Most people get no further than reading a headline about regulatory matters – particularly when the topic deals with the intricacies of technology, communications and an alphabet soup of acronyms.
If readers realized that these regulatory matters hit them every month in their pocketbooks-to the tune of billions of dollars-they might pay more attention.
The sad truth is that this is a story of acronyms (I'll try to limit it to just one) and what seem to be arcane regulations to most people. But bear with me a minute and I'll make you glad you didn't just move on to the next story after reading this headline.
Right now, the Federal Communications Commission is considering changing a fund to which virtually every household and business contributes. It's called the Universal Service Fund – USF for short – and it's one of those lines of taxes and fees on your phone bill.
The money is used to bring phone and Internet lines to schools and libraries, but mostly it is used to bring phone service to rural areas where the cost of providing the service is high.
The problem is that the rules for using it are different for different companies. Most funds available to traditional phone companies, who string wires along country roads and through the mountains, for example, are capped.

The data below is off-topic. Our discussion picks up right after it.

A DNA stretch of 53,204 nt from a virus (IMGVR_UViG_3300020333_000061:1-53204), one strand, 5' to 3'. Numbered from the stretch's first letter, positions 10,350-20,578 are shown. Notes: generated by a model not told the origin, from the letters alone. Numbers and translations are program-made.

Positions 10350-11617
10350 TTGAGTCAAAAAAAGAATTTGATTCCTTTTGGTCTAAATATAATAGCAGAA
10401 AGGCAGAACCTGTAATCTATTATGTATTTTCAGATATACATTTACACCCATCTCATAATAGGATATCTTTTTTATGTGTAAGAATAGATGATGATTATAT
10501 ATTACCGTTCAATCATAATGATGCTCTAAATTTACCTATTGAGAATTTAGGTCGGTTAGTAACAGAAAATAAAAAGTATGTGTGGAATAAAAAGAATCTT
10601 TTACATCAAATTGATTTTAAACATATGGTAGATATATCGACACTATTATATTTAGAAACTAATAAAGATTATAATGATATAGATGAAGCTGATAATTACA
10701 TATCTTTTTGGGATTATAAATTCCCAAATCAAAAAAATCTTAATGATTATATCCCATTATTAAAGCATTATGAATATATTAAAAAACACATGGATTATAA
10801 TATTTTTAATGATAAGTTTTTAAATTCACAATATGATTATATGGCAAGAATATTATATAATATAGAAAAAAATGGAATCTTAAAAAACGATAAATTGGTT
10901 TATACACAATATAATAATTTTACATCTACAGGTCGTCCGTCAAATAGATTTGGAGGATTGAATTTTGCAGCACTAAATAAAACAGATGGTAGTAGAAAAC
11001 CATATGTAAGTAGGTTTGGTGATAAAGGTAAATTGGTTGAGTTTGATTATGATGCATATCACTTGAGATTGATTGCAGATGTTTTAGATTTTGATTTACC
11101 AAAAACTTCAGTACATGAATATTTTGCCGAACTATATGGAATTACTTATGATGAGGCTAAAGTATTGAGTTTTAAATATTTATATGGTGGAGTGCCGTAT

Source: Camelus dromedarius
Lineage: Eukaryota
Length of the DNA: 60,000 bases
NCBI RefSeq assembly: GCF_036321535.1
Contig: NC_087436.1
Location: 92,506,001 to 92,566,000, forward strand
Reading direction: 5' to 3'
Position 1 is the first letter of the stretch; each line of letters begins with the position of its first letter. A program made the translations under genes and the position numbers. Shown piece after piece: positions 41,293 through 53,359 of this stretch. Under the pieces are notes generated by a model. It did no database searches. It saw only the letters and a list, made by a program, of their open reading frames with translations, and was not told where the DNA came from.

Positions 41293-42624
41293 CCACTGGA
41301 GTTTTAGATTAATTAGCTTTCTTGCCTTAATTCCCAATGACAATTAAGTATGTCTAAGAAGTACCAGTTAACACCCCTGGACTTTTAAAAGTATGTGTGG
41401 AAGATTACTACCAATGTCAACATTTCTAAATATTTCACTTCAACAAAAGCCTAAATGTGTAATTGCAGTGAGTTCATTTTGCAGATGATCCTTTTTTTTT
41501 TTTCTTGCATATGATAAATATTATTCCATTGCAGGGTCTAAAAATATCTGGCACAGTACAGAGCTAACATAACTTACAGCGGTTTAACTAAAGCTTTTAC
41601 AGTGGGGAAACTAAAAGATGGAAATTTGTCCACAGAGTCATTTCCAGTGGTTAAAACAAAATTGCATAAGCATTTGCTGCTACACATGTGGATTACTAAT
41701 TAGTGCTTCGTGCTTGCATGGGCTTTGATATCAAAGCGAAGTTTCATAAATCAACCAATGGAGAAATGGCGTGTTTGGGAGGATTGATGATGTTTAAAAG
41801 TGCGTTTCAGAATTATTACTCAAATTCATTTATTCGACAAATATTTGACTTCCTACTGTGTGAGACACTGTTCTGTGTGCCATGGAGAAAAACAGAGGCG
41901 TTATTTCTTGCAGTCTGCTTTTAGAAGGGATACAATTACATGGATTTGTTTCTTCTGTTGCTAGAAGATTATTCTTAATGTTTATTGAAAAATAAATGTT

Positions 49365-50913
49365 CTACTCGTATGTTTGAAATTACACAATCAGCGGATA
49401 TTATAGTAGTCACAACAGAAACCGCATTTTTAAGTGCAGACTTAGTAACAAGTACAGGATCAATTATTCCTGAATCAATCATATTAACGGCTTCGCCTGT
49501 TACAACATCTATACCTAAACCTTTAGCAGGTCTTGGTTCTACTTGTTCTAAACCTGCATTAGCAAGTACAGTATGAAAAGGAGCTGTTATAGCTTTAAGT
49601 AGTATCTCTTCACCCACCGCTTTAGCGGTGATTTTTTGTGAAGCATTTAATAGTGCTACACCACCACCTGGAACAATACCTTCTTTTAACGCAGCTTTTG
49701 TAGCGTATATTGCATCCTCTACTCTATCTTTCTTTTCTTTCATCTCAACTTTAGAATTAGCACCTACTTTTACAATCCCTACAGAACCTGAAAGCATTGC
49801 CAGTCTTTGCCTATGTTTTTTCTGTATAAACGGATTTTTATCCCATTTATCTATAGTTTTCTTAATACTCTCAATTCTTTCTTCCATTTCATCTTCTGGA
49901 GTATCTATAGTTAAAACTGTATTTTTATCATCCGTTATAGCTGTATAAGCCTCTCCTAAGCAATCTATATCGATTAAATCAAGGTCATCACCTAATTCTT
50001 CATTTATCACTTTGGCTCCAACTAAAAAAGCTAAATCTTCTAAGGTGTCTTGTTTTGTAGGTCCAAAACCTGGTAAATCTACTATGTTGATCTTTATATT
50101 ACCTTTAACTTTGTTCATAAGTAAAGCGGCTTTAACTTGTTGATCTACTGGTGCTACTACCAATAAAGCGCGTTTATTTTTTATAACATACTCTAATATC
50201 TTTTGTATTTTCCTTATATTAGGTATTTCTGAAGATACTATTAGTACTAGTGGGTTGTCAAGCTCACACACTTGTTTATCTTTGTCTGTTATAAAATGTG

But funds for wireless companies are not capped, and these companies have fewer rules governing how they can obtain and use the money.
When the rules were written in the mid 1990s as Congress passed the Telecommunications Act of 1996, no one realized the impact that wireless (cellular) communications would have. So it is no surprise that rules written more than a decade ago need revisiting now.
The fact is that, in large part because wireless companies have realized the USF is virtually unlimited for them, payments from the fund have grown from $1 million in 2000 to $1 billion in 2006. The FCC estimates payments to wireless companies could reach $2.5 billion by 2009.
This is where you should really be interested in this story. Remember, that $2.5 billion comes from those little USF charges on your phone bill. Just think how much we could save if the payments were capped and the use of the funds scrutinized.
But, you might be thinking, this money is well spent because it brings wireless service to rural areas.
The truth is that wireless carriers receiving USF subsidies are covering only 70 percent of their population, while carriers that aren't receiving subsidies are covering 97 percent of theirs, according to reports by Criterion Economics.
That's right – this money is going out but it isn't really helping expand service. In fact, most of the USF subsidies to wireless carriers go to areas where wireless service already exists.
Even worse for the people of Illinois, virtually no USF funds are disbursed in our state, despite the fact that Illinois consumers pay millions of dollars into the fund.
It's obvious this system is in serious need of reform. The FCC should follow the recommendation of the Federal-State Joint Board on Universal Service and put an interim cap on the portion of the fund that goes mainly to wireless companies, just like other portions of the USF are capped. It's not only fair; it's good economics.